When so much of your time and effort goes into dealing with qualified leads for financial advisors, you can be forgiven for feeling let down when leads don’t convert into sales. While the thought that a prospect that doesn’t become a client was never a real prospect in the first place can help, the aim of getting leads is to turn them into clients – and when that doesn’t happen, there is bound to be a certain feeling of disappointment.
With lead generation being a key part of your marketing, you need to have a built-in system for dealing with the inevitable rejections that will be a natural part of the process. Whether this means taking into account the motivation of employees or simply dealing with your own morale levels, the key to all of this is managing expectations.
Investor leads come in many forms, and the result is that it can be hard to predict which ones will end up as full-blown clients. This uncertainty can be a large part of the problem of rejection as sometimes a prospect that really seemed to be close to conversion falls through, and they are the hardest to understand.
Managing expectations is actually a skill and one that is underestimated by many. Communication, organisation and having direct conversations with everyone involved can help set out exactly what is expected of everyone involved in the process of following up leads, so getting the groundwork right is the very basic first step.
Assuming that someone has the same understanding of a situation as you do can be an easy mistake to make. Likewise, believing that a certain set of circumstances will always lead to the same result is a rookie mistake and one that anyone chasing a finance lead soon learns about.
Making an assumption about an outcome can mean that you take your eye off the ball and lose out as a result. This works both ways: you take a prospect for granted and not close in on the deal, or you might think that you don’t have a chance and all that it really needed was a little extra effort to achieve a conversion. Either way, assumptions will have let you down.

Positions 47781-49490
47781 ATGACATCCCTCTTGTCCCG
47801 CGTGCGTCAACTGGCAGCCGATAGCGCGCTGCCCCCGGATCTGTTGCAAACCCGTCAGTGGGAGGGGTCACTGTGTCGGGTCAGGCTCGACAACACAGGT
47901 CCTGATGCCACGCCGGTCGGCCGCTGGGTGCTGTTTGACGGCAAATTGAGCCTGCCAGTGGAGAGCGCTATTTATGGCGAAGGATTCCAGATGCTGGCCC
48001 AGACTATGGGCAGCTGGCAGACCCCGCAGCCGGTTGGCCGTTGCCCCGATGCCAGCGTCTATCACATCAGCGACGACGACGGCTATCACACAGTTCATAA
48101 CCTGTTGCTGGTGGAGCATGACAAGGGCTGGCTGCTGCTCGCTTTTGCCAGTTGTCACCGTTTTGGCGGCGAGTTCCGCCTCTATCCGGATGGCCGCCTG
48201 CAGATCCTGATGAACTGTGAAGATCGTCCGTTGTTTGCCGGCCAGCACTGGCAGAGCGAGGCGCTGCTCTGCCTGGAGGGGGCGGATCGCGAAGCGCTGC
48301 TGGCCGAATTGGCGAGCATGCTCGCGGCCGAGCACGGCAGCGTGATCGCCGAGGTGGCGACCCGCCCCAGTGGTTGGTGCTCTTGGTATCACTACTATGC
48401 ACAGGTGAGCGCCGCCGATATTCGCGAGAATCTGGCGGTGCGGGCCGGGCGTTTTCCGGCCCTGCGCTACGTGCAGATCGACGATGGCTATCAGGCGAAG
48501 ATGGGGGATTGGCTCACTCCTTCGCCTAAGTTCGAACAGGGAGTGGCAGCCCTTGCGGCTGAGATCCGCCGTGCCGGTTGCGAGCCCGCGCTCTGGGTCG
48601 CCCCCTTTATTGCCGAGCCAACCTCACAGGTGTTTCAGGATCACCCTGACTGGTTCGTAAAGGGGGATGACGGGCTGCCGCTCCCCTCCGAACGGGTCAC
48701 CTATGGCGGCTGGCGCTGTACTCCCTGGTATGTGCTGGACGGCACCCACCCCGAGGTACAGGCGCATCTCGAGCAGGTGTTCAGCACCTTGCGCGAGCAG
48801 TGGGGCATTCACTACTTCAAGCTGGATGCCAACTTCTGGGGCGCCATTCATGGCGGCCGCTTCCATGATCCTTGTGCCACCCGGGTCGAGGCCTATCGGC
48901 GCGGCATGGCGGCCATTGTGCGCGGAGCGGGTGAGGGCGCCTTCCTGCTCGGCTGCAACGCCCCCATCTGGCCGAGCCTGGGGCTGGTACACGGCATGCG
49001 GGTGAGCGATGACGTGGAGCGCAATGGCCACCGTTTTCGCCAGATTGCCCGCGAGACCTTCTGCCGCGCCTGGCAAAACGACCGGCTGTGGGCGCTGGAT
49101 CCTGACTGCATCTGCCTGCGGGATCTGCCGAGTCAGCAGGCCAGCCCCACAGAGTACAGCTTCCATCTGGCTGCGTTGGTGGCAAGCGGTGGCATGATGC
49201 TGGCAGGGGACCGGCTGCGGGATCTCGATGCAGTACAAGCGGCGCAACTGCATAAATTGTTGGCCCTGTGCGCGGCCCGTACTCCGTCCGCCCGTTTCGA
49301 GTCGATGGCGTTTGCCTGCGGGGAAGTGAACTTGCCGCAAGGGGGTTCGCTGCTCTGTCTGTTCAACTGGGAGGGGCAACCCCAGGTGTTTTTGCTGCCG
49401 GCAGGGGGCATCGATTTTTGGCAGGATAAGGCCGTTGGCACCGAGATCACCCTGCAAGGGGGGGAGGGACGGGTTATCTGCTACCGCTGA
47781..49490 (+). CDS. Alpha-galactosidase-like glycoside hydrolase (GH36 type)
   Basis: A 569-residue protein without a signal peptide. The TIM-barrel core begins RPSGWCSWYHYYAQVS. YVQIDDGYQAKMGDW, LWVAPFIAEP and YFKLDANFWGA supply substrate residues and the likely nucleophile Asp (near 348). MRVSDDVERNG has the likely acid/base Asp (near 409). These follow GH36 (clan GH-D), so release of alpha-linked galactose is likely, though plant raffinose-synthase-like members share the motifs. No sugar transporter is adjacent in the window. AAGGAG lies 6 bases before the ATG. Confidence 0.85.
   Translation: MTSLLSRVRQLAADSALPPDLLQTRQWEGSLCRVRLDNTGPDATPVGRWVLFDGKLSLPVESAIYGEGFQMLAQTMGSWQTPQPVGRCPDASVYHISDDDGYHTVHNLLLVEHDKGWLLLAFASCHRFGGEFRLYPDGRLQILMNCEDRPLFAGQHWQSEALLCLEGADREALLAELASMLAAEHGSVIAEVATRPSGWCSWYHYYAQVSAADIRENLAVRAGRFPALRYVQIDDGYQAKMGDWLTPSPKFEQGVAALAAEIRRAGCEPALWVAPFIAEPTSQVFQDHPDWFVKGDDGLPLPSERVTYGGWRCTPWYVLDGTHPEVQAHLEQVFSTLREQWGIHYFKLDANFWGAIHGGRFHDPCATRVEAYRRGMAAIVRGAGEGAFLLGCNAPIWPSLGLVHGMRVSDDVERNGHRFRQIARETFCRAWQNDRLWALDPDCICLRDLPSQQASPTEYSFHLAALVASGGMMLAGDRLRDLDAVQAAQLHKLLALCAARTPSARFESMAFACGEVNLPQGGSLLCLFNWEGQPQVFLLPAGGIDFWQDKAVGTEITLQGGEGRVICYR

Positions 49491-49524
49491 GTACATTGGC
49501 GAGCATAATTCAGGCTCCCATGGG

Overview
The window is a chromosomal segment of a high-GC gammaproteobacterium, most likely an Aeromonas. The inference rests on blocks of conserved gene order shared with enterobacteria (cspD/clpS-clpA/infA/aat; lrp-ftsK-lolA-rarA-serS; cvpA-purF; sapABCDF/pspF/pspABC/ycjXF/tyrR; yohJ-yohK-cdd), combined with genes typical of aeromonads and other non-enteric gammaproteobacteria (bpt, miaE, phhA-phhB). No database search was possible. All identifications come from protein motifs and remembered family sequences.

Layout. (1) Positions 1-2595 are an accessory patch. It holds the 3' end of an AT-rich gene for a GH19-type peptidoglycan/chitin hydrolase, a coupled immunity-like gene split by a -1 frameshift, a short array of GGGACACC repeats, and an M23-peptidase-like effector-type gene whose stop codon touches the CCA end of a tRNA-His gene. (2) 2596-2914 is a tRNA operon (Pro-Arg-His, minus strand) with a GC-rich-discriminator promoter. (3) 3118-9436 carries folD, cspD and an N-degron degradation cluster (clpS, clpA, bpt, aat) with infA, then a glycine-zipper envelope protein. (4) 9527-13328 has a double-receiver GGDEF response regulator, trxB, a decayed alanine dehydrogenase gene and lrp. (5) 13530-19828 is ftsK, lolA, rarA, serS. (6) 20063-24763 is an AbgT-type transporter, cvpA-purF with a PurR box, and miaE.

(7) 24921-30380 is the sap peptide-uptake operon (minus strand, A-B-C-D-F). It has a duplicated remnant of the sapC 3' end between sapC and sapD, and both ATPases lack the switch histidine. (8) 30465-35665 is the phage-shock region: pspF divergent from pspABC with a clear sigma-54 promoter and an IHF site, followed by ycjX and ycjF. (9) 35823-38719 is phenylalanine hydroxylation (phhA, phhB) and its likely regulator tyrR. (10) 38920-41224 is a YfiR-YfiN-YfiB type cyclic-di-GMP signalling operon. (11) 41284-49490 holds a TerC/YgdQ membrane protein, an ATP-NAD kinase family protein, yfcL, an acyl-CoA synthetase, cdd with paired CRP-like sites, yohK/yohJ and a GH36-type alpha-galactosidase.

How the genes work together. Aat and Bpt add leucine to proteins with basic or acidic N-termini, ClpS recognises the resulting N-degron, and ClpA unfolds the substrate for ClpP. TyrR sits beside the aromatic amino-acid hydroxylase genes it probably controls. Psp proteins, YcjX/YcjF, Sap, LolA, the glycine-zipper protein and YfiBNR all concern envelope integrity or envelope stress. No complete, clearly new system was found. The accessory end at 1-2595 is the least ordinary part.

Setting out your own metrics is another vital aspect in managing your expectations. Not everyone will have the same goals, and different firms will have vastly different ideas on what constitutes a successful project. Therefore, choosing your own points of reference that you can measure performance by is essential. There is never a one-size-fits-all solution when it comes to managing the progress of an investing lead, so clearly working out your own aims, time frames and deadlines is something that only you can decide upon.
Managing expectations is about setting goals
Your expectations have to be realistic and achievable – otherwise, there is no point setting them out as a desired outcome. Being open about what is possible isn’t just an important thing to do if you are working as part of a team – it’s also key to setting out your own personal agenda.
In their The Definitive Guide to Building a Successful Outbound Lead Generation Team white paper, Zorian Rotenberg and Mike Baker set out a benchmark approach for anyone looking to deal with the realities of working with financial adviser leads. They suggest that you ask yourself the questions “How many prospects are you hoping to generate?” and “What new markets are you hoping to tap into?”
The writers go on to say: “These expectations should be realistic. Use historical data and a clear picture of your pipeline and target markets to help you set reasonable goals for what to expect.”
“To set goals about how many leads you want to generate and, eventually, how many deals you want to create, you need to have a clear image of what is possible – which means understanding your target market and, perhaps more importantly, your company’s revenue goals,” Rotenberg and Baker explain.
Whatever the outcome
Ultimately, whatever happens with your best pension leads or any other type of prospect, the results that you can achieve will vary from case to case and sometimes be unpredictable to the point where understanding the outcome will be difficult.
Real-world conversion relies on so many different factors that it is not enough to be upfront about the fact that not all leads convert – you need to be clear from the outset that you simply might never know why one does and another similar one doesn’t.
This is perhaps the biggest lesson to be learned about managing expectations, as the most successful financial advisors will always know that new clients will always be there to be found and that expectations should always be grounded by experience and planning.